Germany opposes the scheme on the grounds that risk within the eurozone has to be reduced before such a risk-sharing plan could be viable. Fundamentally, for Berlin, the EDIS would represent a financial obligation to assist eurozone countries with troubled financial systems.
Countries such as Italy support the plan because it would provide a much stronger layer of security for depositors than simply relying on national-level insurance schemes. Deposit insurance is thus one of the elements of Germany’s geopolitical dilemma: on one hand, Berlin wants to safeguard the stability of the eurozone, but on the other hand, it would like to minimize its own financial contributions to other eurozone countries.
We saw a drama of this sort unfold in Cyprus in 2013. Cypriot banks were failing, and the Europeans, led by the Germans, refused to bail them out. The result was that banks were closed for several days and parts of deposits exceeding 100,000 euros were seized. The Germans argued that the Cypriot banks were being used by Russian money launderers, hence they deserved to fail because of imprudence and Russian corruption.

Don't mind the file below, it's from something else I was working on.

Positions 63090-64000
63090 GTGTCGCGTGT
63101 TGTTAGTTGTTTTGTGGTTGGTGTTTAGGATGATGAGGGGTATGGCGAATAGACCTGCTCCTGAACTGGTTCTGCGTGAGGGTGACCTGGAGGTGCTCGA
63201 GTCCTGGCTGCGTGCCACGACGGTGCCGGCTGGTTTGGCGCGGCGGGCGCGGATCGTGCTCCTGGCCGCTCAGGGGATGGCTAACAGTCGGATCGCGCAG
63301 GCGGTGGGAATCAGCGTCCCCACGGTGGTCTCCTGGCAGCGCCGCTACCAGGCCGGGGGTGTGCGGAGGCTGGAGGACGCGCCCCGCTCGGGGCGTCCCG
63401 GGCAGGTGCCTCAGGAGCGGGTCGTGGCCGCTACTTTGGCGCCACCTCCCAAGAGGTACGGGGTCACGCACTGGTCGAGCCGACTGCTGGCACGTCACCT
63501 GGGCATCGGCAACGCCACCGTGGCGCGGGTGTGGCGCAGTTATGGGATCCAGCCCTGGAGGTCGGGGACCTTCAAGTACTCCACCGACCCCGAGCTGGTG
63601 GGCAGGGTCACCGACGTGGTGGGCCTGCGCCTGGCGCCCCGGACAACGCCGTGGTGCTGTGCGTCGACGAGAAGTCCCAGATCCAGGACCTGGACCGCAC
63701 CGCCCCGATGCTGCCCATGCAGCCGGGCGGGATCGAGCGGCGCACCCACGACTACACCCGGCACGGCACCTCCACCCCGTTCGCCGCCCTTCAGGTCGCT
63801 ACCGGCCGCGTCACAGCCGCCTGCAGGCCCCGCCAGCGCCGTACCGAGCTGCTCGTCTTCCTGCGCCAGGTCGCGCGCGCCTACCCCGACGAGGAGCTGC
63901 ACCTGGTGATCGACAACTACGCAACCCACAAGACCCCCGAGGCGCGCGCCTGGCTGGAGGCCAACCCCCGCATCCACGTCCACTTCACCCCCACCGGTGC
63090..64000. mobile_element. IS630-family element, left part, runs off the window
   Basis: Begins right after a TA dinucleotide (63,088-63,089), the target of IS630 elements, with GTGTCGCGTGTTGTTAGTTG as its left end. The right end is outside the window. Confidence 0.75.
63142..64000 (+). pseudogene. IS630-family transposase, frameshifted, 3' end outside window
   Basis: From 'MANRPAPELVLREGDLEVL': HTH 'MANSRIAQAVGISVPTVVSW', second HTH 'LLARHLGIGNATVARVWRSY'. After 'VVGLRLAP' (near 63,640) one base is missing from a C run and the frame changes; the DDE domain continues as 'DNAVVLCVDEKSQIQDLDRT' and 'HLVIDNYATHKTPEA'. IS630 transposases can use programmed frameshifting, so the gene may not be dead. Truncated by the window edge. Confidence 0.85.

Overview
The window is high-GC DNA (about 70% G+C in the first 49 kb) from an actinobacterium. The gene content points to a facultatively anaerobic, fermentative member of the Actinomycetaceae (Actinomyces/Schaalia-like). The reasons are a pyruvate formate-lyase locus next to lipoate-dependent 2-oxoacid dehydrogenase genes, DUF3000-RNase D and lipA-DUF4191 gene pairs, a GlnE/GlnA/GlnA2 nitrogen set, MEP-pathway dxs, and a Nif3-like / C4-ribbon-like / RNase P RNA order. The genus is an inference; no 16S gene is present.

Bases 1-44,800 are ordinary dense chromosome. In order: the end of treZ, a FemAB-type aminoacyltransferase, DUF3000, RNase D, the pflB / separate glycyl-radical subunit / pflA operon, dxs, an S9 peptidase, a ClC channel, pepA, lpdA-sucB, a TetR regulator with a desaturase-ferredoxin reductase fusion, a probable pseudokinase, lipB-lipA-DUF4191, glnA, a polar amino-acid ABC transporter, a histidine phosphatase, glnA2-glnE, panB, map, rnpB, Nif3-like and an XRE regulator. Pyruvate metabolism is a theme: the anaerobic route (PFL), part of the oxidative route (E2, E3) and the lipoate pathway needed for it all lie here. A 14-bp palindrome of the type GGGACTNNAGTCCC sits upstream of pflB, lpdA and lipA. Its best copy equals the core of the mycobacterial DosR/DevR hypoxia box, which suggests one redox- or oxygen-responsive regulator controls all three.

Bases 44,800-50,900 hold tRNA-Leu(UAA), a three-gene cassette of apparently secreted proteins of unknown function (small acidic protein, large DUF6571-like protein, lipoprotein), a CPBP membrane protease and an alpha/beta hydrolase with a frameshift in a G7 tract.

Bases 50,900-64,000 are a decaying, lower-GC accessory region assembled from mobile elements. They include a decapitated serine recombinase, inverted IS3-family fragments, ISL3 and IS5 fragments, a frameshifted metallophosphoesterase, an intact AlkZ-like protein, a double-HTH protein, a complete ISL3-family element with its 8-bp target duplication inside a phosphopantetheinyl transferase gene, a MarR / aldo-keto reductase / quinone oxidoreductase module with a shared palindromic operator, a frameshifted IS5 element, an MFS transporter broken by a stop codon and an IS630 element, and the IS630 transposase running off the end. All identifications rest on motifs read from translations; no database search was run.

However, the Cypriot banks held deposits for entities that contributed significantly to the economy—including the hotels at the center of the tourism industry and British retirees who had saved a few hundred thousand euros in a lifetime of work and retired to Cyprus. The latter were devastated. The former could not pay their employees for weeks, and many never recovered from the crisis. What had been an uncertain proposition—putting their money in a bank in Cyprus—became a suicidal position. Cyprus has still not recovered.
Now Italy (which represents about 11% of the EU’s GDP) is also finding itself in a banking crisis. Its banks are linked to all of Europe’s banks that have bought Italian paper. It is possible for the Italian government alone to bail out the banks—a move not allowed under current EU rules. But at the end of the day, Italy does not own the printing press that can help monetize the banks because that belongs to the European Central Bank (ECB).